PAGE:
MLBPA President Tony Clark On League Economics, TV Deals, Minor League CBA

The newly formed economic reform committee made up of five team owners drew criticism from MLB Players Association executive director Tony Clark, who told The Athletic’s Evan Drellich “the basic theme” the committee reducing and controlling player payroll rather than any significant reshaping of the league’s business.

The economic reform committee is not a new idea. They had a Blue Ribbon panel, and even an economic committee that was put together back in 1991….Those two in particular, and maybe even a third, based on the comments that came out today, are focused on the best way to discourage the player. salaries,” Clark said.

The MLBPA declined to make an initial comment last week when the committee was announced, although it’s naturally not surprising that the union and owners would have very different views on economic disparities within major league baseball. At first, Clark feels that “baseball is doing very well,” he seems to believe the committee exists in the first place.

There was a lot of discussion in 2020 about the challenges facing the industry. A number of positions were taken which suggested that the industry was doing harm, and that it was unlikely to go away for years to come.,” Clark said. “And yet, 2021 revenue (across the league) was almost back to pre-pandemic levels; 2022 is higher than it was before the pandemic. And so the industry is doing well.”

The primary reason for the creation of the committee is the potential bankruptcy of Diamond Sports Group, as 14 different MLB teams have broadcast deals with Bally Sports (the regional networks owned by Diamond Sports). This will certainly have a big impact on the revenue streams for those teams, but in the near future, Clark insists.

We think, based on the expertise we are getting, that growth will still happen in the long term,” Clark said. “Live events, sports themselves, have been extremely successful so far. It’s the model (regional sports network) that seems to be challenged, not fan interest in sporting events.”

While some teams may be hit harder depending on the specific length of their TV contracts, there is also the possibility that those game broadcasts (and therefore revenue) could be covered through new deals with streaming platforms, as opportunities may arise in a relatively quick manner. bankruptcy prompts the resolution of any existing contracts with Diamond Sports Group.

To that end, many of the problems surrounding Town Sports could be resolved long before the end of the current Collective Bargaining Agreement, which expires at the end of the 2026 season. than a year ago after a 99-day lockout, much could still change between now and 2026, though it looks like the league will continue to push revenue disparities between teams as a key driver for an overhaul of financial structure of the ball in the next CBA.

Commissioner Rob Manfred noted last week that the league’s investigation into the Bally Sports issue led to a broader discussion among owners of revenue disparities, another objective of the economic reform committee. There doesn’t seem to be a salary cap on the table so far since even the owners, Manfred said, would have trouble finding a cap that would satisfy all parties.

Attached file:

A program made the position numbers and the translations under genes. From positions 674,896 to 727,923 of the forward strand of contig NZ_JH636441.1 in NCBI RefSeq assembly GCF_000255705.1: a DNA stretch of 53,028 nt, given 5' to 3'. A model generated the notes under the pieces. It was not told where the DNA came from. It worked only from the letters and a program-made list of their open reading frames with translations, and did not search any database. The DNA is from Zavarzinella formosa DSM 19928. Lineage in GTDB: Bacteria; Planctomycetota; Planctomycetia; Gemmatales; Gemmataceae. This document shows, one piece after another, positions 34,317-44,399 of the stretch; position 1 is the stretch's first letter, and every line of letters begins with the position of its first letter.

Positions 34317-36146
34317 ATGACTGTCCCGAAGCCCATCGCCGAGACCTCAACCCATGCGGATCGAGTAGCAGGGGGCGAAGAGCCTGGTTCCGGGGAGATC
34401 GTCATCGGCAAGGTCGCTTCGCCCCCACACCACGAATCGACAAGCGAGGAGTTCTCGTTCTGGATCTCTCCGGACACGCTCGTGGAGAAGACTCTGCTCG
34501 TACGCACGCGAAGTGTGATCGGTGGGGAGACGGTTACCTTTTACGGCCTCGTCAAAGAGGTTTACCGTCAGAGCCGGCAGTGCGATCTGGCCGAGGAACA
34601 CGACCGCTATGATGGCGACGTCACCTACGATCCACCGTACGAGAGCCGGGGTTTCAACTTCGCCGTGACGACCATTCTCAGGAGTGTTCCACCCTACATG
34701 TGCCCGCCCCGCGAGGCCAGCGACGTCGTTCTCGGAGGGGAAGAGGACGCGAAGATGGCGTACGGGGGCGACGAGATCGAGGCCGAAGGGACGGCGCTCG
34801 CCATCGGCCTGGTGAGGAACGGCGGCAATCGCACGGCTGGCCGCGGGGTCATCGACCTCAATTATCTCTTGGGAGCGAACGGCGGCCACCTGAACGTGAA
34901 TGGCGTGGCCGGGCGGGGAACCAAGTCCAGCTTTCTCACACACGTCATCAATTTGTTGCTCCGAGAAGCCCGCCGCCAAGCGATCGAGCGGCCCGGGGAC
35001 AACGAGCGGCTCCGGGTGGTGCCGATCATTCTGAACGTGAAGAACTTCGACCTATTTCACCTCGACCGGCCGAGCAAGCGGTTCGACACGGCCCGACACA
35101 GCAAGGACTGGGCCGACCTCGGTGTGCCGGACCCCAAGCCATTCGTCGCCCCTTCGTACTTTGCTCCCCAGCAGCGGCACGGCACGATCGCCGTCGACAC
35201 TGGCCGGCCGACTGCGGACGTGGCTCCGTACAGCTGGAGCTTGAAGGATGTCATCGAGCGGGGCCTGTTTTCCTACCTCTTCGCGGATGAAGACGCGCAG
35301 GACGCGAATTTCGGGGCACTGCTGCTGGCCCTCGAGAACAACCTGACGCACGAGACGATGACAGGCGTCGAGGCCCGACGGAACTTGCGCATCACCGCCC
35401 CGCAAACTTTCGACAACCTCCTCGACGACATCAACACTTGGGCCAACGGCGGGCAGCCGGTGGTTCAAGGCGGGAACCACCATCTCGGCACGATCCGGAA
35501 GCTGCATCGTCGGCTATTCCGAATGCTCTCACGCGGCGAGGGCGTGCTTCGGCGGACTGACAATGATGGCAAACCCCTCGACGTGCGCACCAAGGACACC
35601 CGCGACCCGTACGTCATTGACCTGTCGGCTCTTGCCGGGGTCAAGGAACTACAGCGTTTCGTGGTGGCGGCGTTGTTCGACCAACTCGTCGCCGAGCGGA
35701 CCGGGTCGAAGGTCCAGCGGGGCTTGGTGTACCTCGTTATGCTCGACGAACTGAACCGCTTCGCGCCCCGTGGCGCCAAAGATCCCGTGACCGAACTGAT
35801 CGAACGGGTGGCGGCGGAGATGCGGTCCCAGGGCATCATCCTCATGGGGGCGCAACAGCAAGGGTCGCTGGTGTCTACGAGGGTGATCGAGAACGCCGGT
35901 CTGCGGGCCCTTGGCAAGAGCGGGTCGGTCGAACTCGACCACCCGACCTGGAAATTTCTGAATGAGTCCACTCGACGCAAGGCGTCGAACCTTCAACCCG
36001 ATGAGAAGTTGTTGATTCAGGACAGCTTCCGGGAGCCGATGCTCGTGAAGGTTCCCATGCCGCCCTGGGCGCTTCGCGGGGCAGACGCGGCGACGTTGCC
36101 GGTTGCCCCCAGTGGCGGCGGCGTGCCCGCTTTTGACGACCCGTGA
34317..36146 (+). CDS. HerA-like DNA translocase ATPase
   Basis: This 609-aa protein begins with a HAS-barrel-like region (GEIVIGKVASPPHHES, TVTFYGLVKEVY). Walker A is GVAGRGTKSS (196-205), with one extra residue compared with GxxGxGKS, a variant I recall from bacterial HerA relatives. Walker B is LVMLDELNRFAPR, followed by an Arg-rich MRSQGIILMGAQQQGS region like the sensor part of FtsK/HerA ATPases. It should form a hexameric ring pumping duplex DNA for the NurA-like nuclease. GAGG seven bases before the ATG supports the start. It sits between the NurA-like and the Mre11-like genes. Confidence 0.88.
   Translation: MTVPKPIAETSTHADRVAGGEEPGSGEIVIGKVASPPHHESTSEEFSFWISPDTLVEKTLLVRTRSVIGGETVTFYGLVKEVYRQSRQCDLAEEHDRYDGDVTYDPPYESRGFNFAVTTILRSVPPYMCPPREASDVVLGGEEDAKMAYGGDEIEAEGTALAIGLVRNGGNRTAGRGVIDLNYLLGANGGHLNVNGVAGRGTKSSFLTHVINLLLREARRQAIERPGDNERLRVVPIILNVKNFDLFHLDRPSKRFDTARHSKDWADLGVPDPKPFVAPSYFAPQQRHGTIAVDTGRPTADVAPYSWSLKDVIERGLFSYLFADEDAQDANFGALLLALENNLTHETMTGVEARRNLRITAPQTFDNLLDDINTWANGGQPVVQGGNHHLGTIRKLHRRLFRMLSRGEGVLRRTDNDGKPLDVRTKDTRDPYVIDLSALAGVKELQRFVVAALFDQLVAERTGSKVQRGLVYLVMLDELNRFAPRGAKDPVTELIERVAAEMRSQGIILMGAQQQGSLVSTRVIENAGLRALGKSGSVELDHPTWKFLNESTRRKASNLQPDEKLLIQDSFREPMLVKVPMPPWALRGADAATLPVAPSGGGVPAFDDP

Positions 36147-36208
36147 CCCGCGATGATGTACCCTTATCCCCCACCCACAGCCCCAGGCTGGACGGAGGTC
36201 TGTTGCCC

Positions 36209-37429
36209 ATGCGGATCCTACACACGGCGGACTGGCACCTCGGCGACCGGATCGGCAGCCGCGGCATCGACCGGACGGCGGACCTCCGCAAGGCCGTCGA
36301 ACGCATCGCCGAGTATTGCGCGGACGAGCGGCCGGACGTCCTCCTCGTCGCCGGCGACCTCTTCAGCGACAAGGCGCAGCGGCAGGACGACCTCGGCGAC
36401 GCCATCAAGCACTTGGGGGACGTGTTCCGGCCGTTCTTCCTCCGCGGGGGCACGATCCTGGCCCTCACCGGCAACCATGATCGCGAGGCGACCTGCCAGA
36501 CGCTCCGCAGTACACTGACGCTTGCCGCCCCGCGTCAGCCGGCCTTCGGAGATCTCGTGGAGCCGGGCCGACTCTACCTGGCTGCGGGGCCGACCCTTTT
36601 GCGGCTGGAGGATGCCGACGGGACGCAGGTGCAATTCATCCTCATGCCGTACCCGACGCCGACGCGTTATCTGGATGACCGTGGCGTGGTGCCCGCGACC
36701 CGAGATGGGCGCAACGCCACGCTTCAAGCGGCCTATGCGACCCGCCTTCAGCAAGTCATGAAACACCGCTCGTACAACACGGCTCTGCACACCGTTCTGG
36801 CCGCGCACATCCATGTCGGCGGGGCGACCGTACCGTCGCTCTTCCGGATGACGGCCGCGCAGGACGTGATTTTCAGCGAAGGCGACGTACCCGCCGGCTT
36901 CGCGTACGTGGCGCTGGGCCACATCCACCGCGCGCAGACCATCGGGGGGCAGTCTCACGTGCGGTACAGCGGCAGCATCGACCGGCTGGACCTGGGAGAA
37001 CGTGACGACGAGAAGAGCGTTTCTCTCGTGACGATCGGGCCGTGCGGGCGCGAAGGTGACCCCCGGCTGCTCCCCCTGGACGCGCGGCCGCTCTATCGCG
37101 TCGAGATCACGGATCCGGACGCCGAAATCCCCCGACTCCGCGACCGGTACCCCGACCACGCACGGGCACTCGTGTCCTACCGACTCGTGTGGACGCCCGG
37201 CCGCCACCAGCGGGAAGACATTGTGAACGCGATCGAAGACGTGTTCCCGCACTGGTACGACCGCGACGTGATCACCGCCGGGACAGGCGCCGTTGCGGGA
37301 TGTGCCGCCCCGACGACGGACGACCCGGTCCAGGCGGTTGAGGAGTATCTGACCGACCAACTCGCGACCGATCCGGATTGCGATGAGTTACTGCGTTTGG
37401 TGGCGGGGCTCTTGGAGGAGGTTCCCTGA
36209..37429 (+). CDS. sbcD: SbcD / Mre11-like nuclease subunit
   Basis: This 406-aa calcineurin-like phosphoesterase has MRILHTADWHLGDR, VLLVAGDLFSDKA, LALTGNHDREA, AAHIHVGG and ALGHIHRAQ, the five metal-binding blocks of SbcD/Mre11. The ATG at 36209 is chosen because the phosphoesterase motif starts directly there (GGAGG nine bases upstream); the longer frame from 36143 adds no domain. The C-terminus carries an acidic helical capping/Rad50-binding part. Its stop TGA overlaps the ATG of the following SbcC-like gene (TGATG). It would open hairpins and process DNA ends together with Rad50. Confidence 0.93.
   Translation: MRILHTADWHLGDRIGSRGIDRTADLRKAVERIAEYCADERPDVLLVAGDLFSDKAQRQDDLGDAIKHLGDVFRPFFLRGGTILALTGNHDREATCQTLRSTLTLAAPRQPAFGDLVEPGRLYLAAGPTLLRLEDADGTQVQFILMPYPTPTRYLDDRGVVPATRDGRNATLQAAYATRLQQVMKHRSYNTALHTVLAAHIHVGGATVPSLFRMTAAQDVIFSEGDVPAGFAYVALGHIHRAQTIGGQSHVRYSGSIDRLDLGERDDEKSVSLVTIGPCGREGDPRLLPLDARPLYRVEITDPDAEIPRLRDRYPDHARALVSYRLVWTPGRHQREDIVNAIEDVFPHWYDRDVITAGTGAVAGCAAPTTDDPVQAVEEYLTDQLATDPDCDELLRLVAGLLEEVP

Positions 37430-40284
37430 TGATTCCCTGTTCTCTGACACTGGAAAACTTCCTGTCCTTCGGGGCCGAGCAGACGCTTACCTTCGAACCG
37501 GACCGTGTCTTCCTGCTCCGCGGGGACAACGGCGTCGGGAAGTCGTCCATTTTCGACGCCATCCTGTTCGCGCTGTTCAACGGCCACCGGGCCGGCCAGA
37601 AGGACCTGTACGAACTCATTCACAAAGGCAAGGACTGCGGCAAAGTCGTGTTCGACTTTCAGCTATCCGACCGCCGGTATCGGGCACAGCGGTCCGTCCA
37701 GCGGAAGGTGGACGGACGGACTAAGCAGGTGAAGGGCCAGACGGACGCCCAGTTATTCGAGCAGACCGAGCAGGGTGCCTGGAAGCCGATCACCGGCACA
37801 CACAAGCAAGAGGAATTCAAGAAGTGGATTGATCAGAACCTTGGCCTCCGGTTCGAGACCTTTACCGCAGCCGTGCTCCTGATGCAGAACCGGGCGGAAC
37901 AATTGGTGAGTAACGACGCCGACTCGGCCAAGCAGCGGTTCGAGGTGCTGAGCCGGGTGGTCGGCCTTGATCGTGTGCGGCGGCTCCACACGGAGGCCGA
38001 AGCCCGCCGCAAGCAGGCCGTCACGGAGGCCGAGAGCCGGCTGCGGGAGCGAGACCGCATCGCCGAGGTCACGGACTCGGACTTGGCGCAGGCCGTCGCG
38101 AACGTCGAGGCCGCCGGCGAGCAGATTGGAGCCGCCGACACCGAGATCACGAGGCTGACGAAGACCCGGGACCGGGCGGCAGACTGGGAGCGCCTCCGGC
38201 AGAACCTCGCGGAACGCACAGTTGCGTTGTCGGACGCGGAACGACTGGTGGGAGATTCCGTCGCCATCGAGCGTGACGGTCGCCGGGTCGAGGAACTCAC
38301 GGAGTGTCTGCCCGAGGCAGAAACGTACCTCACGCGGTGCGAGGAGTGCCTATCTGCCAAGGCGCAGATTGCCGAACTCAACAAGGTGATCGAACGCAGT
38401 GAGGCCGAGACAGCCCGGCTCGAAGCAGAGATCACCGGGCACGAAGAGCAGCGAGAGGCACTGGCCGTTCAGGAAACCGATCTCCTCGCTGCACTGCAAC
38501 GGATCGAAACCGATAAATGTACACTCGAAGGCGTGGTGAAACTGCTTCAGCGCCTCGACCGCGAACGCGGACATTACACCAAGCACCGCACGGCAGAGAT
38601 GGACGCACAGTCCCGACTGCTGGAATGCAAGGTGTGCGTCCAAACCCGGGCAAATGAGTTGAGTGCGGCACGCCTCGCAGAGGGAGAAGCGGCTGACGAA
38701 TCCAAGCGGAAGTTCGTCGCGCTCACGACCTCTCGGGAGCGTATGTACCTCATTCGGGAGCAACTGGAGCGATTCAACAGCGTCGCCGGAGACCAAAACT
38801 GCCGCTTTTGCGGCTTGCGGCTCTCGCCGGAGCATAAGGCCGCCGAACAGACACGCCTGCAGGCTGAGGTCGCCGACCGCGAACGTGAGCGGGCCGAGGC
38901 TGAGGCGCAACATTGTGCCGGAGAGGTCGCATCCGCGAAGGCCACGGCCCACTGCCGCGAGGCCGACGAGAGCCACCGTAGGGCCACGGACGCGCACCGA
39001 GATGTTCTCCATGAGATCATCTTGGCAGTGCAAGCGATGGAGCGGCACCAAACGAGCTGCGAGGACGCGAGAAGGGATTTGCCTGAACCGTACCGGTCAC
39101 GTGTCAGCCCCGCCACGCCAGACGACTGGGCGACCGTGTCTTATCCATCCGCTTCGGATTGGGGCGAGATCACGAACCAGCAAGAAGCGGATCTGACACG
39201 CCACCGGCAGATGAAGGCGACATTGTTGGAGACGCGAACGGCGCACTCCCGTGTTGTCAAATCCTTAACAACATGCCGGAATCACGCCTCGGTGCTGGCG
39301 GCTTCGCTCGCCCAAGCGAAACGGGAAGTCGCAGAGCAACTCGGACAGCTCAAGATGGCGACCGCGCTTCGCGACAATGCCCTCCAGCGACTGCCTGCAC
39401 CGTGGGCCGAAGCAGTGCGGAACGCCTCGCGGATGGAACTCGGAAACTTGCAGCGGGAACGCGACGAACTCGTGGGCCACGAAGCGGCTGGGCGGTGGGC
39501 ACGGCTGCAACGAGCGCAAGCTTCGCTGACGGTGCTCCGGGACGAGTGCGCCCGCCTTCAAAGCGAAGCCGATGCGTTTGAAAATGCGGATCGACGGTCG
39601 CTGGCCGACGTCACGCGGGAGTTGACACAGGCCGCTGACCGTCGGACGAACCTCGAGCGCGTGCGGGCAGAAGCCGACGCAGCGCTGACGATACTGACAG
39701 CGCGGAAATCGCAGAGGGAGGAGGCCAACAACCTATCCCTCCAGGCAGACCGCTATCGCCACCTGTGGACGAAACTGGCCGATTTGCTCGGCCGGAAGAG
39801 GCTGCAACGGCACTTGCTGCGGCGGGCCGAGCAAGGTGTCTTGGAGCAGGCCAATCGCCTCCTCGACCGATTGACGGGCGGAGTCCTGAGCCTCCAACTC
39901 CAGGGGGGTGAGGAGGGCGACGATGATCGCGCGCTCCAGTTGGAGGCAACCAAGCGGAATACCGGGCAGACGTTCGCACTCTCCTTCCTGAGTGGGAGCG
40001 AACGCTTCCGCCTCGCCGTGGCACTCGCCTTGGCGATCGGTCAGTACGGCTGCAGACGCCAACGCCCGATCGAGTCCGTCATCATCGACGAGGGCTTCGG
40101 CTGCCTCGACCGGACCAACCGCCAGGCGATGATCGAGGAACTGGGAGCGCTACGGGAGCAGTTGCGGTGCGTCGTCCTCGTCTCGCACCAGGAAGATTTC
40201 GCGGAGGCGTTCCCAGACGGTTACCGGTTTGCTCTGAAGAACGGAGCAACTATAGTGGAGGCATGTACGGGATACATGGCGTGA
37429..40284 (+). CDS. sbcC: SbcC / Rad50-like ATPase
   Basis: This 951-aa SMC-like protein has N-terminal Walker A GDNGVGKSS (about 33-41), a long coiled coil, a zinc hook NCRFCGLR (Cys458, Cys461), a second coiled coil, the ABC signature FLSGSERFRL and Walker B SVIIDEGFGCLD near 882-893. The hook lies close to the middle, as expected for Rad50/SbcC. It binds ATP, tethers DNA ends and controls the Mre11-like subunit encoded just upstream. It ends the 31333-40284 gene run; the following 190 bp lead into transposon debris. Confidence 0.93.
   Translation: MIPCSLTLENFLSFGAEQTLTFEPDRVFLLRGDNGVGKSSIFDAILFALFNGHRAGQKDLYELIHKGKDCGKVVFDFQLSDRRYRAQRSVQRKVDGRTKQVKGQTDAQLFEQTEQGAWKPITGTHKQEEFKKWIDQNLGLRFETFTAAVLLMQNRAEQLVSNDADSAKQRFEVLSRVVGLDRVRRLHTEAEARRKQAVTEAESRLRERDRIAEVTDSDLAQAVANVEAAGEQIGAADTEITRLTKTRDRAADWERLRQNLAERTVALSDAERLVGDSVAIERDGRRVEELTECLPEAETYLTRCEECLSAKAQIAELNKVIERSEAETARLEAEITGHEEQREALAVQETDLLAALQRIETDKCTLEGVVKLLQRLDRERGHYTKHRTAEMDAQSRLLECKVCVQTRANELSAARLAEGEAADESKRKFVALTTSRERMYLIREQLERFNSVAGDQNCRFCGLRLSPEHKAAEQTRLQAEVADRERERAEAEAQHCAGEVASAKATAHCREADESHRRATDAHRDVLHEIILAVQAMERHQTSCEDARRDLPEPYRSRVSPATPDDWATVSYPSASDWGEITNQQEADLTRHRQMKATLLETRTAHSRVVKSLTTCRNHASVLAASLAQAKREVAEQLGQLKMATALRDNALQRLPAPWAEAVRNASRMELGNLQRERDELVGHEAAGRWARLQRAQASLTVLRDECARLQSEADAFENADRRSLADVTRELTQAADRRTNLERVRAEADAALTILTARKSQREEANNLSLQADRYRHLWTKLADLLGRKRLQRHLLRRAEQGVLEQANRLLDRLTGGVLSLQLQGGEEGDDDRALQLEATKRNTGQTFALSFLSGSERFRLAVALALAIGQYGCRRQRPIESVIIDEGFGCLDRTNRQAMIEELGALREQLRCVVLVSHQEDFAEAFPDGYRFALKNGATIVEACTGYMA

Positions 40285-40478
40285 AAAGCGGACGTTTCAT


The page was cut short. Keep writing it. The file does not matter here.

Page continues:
That said, Clark reiterated the long-standing MLBPA principle that “we are never going to agree on a cap….I don’t agree on a cap. The salary cap is the final restriction on a player’s value and salary. We believe in a market system. The market system has served our players, our teams and our game very well.” In the last round of CBA talks the union explored the idea of ​​a salary floor, which Clark said was “like what’s on top right now” in terms of the current societal structure rather than an actual boundary. But, “we have not yet had a conversation with the league that does not include something much more restrictive at the top. That makes the conversation void for now.”

Not surprisingly, Clark praised the Padres’ increased spending, which came under public criticism from some owners (including the Rockies’ Dick Monfort). Although the Padres play in a relatively smaller market, Clark feels that the teams are willing to spend and compete at the upper levels “should be celebrated, not questioned.”

The question that should be asked in relation to one team’s payroll versus another is whether or not that team is making a conscious decision to have their payroll there, or is it possible for them to increase their payroll?” said Clark. “The answer is the latter, not the former. So at the end of the day, especially when you see teams in smaller markets – aka San Diego, in this case, as the best example – they provide a level of engagement for their fans, and a level of excitement to be one of the seven. our smallest markets, it begs the question why they made that decision, and why not.”

Returning to labor talks, the union and the league are in ongoing negotiations over another CBA, the first agreement between MLB and minor league players. While no agreement has been reached since the two sides began talks in November, Clark doesn’t think it’s likely that work will stop if an agreement isn’t in place before Opening Day, since then. “It is most likely that the current terms and conditions will continue as we continue to negotiate.” According to Clark, one of the roadblocks is that the league has once again looked to reduce the size of minor league rosters, which the union considers to be “non-starter” on a proposal.

Leave a Reply

Your email address will not be published. Required fields are marked *